German POW Dog Tag, WWII - April 22, 2019

Dog tag worn by an inmate (unknown) at the Stammlager XIII C POW camp

The Holland Museum contacted us late last year concerning a suitcase that was donated to them by Claire Zweip and wondered if we would be interested. We were and took on the task of accessioning the items inside. 


The case originally belonged to Mrs. Zweip’s brother-in-law, Gerald Vollink of Beaverdam. This was no ordinary suitcase. You see, Gerald Vollink served in WWII and like many soldiers he brought back souvenirs or what I like to call war memorabilia.  


The suitcase was actually a German medical kit that contained a large variety of Nazi artifacts along with some uniform buttons and ribbons from uniforms of the U.S., British, Australian and South African Armies. 


As I was going through this case, I noticed a peculiar item.  It almost looked like an oversized razor.  There were several packs of the regular size single and double blades in the case as well.  I decided to look more closely at it and noticed it had stamped letters and numbers,  “M-Stammlager XIII C 20245”.  I did a Google search and discovered it was a dog tag worn by an inmate (unknown) at the Stammlager XIII C POW camp outside the town of Hammelburg, 50 miles east of Frankfurt, Germany.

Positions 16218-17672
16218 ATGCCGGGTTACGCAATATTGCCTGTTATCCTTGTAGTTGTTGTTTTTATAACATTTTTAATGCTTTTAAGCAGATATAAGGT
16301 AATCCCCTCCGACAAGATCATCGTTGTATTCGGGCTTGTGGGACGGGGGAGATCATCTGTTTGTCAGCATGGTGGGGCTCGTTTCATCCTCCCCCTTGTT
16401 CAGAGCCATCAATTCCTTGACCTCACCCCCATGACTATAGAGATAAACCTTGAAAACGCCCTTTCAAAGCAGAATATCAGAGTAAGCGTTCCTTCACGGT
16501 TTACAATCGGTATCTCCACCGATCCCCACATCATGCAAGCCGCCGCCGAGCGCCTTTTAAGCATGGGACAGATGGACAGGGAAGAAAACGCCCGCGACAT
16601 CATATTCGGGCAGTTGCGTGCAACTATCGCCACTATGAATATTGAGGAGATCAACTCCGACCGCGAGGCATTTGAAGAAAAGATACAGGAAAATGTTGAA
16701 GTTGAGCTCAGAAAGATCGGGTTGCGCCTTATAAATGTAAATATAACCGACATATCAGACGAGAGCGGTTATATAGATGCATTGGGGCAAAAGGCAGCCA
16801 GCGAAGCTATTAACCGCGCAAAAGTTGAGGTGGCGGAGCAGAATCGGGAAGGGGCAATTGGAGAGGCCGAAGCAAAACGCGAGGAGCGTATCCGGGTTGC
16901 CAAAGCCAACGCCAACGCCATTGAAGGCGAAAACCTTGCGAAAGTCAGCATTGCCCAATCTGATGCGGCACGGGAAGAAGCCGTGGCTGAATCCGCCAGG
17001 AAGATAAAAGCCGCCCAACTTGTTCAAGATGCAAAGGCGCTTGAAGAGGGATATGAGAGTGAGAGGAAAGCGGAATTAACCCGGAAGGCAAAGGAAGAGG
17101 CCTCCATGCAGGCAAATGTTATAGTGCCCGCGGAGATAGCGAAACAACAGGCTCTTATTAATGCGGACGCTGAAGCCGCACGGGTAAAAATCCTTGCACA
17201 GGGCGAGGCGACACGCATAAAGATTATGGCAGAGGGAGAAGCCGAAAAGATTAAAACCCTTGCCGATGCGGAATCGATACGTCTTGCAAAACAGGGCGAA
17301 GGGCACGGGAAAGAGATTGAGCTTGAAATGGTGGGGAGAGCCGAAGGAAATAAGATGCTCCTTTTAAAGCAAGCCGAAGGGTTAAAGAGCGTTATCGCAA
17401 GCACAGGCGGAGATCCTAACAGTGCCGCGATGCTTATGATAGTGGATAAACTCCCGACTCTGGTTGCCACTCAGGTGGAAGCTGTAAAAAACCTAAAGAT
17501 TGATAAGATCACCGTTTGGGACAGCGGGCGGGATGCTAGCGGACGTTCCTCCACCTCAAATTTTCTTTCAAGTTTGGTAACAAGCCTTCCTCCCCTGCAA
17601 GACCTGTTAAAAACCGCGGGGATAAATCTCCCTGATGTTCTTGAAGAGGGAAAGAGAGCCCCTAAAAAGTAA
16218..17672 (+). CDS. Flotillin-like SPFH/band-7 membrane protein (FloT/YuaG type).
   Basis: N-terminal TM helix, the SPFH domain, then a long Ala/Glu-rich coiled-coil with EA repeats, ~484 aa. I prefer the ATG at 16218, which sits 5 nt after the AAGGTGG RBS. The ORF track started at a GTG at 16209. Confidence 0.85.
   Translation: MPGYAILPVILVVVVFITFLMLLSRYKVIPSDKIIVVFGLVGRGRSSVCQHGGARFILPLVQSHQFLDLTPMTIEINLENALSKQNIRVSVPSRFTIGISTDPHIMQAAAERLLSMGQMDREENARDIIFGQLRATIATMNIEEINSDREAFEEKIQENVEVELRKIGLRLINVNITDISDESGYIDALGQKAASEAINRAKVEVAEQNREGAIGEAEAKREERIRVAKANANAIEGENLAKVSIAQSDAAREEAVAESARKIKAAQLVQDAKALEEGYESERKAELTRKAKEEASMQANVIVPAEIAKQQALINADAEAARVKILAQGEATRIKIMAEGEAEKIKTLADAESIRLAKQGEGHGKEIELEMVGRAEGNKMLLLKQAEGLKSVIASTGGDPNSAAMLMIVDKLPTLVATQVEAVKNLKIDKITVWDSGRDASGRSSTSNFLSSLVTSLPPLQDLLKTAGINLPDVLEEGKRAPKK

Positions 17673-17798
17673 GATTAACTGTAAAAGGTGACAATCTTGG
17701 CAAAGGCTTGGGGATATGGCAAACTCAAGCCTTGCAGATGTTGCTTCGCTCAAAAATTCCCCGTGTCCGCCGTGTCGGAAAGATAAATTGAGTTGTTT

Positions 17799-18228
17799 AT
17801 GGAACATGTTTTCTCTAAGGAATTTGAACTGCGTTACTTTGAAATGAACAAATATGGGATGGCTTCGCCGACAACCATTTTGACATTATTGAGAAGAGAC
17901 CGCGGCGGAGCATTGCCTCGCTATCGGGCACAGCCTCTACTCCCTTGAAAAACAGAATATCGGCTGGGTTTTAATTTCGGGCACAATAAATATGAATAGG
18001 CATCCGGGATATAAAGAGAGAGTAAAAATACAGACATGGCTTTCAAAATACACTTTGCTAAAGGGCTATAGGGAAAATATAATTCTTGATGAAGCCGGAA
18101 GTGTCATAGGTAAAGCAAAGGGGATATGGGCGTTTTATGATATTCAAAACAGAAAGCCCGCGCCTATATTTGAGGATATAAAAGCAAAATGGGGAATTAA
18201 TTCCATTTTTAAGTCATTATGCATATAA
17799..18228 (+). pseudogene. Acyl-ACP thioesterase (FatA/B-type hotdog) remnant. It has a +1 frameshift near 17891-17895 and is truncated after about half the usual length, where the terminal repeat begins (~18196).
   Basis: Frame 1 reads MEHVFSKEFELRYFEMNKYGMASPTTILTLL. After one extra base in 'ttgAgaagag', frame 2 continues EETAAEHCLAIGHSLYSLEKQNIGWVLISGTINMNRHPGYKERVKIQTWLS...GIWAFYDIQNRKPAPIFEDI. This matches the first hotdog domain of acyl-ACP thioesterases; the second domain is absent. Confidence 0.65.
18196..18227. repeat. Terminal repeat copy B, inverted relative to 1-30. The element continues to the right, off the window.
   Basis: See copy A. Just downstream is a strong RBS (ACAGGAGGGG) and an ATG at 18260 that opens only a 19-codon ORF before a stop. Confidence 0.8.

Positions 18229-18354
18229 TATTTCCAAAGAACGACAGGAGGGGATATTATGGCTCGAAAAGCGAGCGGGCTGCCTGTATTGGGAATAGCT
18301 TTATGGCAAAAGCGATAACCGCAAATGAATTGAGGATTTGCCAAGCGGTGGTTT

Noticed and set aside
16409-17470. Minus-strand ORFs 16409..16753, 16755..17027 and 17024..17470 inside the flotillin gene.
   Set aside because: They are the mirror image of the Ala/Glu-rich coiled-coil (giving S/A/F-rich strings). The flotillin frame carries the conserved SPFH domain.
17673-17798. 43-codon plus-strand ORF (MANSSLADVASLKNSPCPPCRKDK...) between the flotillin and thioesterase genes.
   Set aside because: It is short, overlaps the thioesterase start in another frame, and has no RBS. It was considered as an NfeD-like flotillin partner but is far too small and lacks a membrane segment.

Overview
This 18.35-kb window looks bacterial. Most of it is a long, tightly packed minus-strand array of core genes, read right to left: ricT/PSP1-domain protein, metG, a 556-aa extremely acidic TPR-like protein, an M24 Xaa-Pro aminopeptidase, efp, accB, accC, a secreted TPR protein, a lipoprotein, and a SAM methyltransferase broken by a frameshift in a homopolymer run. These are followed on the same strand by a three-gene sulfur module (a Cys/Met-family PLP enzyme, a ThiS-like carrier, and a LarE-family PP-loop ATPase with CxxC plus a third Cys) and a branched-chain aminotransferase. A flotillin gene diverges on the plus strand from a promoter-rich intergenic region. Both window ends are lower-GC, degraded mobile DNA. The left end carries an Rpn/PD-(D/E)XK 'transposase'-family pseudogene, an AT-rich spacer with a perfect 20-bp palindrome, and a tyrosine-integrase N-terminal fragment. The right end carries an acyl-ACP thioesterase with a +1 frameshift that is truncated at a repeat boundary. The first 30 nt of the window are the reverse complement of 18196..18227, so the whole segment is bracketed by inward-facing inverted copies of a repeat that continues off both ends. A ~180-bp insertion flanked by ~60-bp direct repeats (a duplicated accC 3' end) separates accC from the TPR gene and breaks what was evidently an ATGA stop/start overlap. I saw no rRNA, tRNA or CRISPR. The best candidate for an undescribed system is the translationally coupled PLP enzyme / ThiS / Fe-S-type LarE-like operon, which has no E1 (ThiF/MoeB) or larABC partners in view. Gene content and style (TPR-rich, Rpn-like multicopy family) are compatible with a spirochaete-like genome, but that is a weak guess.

The Stammlager XIII C POW camp was also known as Stalag 13, made famous in Hogan’s Heroes, the popular TV series that ran from 1965 to 1971. The camp began as a training camp for German soldiers, becoming a POW camp in WWI, then a children’s home in the 1920s and once again becoming a POW camp for the enlisted in 1940. If you would like to learn more about the POW camp, there is a really good article titled, “History of the Real Stalag 13”, found at the Uncommon Travel Germany website. 


The artifact is currently in the Military Collection storage.


Written by Wendy Combs, Curator and Archivist - April 2019